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Moldova’s Cyber Crime Defences Questioned After DarkNet Sting

Police in Germany said they have shut down what is believed to be the world’s largest illegal marketplace on the Darknet. Photo: EPA/STATE CRIMINAL POLICE RLP

The closure of the world’s biggest illegal DarkNet website selling drugs and stolen bank data is a wake-up call for Moldova to beef up its own cyber crime defences, an expert told BIRN.

Security experts in Moldova are raising questions about the resilience of the country’s cyber defences after a massive operation at the European level, to which Moldova contributed, uncovered and closed the biggest DarkNet website selling drugs, stolen credit card data and malware.

German authorities dismantled DarkMarket, which was hosted by DarkNet, on Tuesday. Prosecutors from Koblenz said that “more than 20 servers from Moldova and Ukraine” had been confiscated and shut during the international police operation.

According to investigators, DarkMarket was “without a doubt, the largest market in the world on DarkNet”. They say the online platform included over 500,000 users and over 2,400 sellers.

“Moldova does not entirely control its territory where certain criminal groups covered by influential factors from Moldova and Russia are operating,” retired colonel Rosian Vasiloi observed to BIRN.

“In this sense, the authorities show their weakness because we have all the necessary levers to intervene in this regard with special investigation activity and criminal investigations – but somehow we don’t,” the military and security specialist told BIRN.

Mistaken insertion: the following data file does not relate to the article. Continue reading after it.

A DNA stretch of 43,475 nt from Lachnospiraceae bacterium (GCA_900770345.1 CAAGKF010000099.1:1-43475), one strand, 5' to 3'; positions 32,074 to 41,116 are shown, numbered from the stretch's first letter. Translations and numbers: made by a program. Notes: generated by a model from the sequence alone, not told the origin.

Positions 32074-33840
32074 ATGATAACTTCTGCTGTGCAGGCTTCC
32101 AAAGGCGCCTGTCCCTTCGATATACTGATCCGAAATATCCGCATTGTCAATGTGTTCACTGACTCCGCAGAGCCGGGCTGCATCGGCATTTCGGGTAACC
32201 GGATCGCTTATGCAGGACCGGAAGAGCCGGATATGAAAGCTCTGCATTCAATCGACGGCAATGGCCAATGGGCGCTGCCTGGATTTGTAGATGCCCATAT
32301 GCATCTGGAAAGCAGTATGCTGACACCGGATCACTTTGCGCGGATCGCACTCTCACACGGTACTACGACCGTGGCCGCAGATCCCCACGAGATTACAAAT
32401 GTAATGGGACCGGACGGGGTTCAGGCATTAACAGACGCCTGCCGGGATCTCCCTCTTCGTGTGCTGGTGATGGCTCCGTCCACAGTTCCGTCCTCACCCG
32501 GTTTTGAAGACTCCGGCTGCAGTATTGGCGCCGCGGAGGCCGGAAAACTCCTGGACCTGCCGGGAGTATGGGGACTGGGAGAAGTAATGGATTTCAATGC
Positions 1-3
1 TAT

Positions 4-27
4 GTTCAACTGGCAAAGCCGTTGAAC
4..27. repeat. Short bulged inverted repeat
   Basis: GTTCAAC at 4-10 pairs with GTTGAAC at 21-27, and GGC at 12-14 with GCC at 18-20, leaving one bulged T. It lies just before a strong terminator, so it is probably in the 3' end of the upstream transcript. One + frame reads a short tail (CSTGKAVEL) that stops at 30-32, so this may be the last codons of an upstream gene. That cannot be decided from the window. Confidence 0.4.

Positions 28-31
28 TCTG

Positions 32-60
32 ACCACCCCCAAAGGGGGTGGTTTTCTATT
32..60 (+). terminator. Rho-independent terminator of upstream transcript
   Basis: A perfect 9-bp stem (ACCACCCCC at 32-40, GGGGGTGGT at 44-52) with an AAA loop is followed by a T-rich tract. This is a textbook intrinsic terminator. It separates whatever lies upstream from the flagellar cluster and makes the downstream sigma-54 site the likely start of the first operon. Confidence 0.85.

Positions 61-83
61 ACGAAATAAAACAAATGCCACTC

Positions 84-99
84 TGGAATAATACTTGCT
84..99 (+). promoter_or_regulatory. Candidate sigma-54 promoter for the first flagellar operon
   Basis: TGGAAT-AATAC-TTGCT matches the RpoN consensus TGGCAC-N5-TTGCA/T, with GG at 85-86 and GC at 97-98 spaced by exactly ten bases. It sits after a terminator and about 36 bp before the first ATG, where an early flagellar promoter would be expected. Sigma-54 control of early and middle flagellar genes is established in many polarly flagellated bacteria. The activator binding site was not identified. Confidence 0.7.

The former border police chief also stressed that whikle Moldova is doing well on paper in laws and security strategies, it has major difficulties implementing them. He also urged more transparency on such matters, as Moldovan authorities have stayed largely quiet so far on this problem.

Vasiloi said Moldova should cooperate more with Western investigative bodies and be more proactive in tackling such phenomena, not only when it is asked to. “We have specific commitments regarding this in the context of implementing the Association Agreement with the European Union,” he noted.

In total, at least 320,000 transactions were made on the illegal platform with Bitcoin and Monero cryptocurrencies, and the total value of the transactions could amount to 140 million euros, authorities have said.

DarkMarket was “used mainly for the sale of drugs of all kinds” but also sold “counterfeit coins, stolen or counterfeit credit card data, anonymous SIM cards’ or computer viruses”, German prosecutors stated.

A 34-year-old Australian allegedly running DarkMarket was arrested this weekend on the German-Danish border and is in pre-trial detention.

Authorities worldwide, including the FBI, the US Drug Enforcement Administration and police in countries such as the UK, Denmark, Ukraine and Moldova contributed to the investigation under EU coordination.

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